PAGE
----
At Last: Case Against Boeing Goes to Trial

A courtroom in Seattle, WA was the setting for the opening day of a highly anticipated legal showdown between the National Labor Relations Board (NLRB) and the Boeing Company over charges that Boeing violated federal labor law when it moved 787 Dreamliner production from Puget Sound to South Carolina.

The case, which will be heard by an Administrative Law Judge, is expected to continue for at least several months and gets underway in the wake of an extraordinary campaign by conservative politicians and pundits determined to hijack the dispute.

In the weeks leading up to the trial, Boeing and its allies have attacked the NLRB, smeared its representative and dismissed the decades-old law that protects workers’ rights as arcane, unnecessary and anti-American.

NLRB Acting General Counsel Leif Solomon, who filed the complaint against Boeing, has been the subject of unprecedented political pressure. Ten Republican Senators have linked his 39-year career to the Boeing case, while the GOP-controlled House Committee on Oversight and Government Reform threatened to subpoena Solomon to appear before a thinly-veiled partisan hearing titled, “Unionization Through Regulation: The NLRB’s Holding Pattern on Free Enterprise.”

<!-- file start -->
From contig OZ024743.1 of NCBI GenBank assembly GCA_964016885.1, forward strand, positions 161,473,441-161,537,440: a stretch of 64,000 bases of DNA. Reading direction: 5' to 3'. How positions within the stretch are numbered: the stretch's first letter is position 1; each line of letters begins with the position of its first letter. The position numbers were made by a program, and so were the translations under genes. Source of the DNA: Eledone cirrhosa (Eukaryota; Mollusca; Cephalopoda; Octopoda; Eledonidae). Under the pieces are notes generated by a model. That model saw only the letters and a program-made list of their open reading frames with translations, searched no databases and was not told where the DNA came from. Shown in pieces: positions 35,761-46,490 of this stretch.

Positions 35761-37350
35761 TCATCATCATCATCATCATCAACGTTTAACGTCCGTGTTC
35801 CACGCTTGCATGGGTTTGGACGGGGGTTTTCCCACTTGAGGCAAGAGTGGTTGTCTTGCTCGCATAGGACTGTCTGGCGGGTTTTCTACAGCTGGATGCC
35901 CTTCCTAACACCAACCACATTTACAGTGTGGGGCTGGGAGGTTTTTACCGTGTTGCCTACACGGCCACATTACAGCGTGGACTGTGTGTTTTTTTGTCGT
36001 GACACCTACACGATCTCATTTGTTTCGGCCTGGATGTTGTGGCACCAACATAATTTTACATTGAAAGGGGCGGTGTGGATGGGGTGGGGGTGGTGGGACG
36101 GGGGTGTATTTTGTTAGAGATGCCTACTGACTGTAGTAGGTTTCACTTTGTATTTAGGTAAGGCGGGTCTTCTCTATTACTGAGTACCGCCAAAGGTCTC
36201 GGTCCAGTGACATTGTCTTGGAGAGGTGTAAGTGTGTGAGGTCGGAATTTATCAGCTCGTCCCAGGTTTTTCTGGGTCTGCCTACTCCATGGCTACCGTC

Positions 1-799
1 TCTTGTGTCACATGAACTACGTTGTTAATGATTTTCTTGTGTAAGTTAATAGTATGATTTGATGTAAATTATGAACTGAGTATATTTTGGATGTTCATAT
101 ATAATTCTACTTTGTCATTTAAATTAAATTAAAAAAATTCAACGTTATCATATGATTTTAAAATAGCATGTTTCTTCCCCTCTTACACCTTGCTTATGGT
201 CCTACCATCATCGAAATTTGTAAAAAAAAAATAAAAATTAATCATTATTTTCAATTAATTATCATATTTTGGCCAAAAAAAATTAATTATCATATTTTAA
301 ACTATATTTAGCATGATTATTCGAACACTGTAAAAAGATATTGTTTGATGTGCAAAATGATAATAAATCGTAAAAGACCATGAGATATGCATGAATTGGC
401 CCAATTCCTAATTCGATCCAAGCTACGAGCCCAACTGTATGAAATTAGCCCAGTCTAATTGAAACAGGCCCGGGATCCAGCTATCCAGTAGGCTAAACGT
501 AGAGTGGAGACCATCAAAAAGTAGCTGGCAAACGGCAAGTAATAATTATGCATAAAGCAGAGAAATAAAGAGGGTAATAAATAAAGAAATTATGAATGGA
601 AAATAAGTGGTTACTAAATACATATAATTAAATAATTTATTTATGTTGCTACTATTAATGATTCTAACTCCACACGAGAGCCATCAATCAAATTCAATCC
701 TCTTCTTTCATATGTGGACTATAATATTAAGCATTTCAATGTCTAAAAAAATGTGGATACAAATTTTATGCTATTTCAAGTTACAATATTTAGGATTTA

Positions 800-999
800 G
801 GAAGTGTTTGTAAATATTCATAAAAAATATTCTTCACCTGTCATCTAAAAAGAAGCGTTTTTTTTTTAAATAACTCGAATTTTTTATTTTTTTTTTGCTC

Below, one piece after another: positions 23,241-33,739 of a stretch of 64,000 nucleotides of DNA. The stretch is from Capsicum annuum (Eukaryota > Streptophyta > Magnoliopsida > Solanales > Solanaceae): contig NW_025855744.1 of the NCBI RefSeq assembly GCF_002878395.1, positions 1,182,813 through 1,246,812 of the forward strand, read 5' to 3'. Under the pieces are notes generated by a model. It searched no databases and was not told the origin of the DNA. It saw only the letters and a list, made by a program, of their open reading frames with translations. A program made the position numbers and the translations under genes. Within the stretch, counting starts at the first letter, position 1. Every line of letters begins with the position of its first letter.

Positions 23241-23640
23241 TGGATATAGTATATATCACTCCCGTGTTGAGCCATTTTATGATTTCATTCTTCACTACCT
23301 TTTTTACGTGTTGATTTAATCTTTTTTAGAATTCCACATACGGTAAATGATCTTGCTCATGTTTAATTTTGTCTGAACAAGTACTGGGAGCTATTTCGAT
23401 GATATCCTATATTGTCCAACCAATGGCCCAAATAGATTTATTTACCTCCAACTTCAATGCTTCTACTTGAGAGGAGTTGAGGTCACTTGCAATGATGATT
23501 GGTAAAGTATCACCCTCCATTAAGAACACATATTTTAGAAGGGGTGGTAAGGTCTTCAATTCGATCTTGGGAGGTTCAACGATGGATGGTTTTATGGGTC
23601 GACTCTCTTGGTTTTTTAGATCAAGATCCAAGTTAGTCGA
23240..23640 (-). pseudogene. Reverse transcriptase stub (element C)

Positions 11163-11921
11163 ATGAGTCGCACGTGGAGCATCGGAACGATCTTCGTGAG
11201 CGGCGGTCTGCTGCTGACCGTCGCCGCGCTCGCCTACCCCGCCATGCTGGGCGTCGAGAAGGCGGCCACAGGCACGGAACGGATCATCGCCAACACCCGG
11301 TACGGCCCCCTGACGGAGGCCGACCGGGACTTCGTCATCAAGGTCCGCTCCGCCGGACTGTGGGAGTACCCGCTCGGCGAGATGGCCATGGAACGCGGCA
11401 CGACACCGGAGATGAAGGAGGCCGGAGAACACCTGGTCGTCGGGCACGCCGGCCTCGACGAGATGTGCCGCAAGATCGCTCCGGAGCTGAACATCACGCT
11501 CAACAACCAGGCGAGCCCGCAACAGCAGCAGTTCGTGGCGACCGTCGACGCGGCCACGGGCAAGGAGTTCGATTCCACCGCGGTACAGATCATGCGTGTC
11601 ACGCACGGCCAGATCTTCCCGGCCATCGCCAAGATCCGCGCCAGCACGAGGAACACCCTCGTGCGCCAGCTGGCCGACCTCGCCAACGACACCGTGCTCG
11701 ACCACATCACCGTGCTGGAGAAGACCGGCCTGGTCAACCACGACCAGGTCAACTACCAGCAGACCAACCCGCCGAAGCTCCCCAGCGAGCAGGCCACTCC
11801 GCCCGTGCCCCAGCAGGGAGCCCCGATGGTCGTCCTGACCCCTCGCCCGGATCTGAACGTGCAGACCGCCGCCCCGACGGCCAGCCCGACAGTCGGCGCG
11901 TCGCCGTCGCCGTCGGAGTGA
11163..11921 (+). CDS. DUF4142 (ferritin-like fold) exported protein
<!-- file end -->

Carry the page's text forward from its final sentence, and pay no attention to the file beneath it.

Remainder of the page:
IAM attorney David Campbell responded to the politicization of the case. “In my 28 years of practicing law, I have never seen an employer use these types of overtly political tactics to avoid a legal proceeding,” said Campbell. “This tactic shows all too clearly how desperate the Company is to avoid litigating the merits of a case it knows it will lose.”

The actual dispute involves Boeing’s decision to establish a 787 assembly line in North Charleston, SC, and is based on federal labor law that prohibits retaliation against union-represented employees. In repeated public statements, senior Boeing executives cited lawful work stoppages by IAM members in Puget Sound among the reasons for their decision to locate the 787 facility in South Carolina.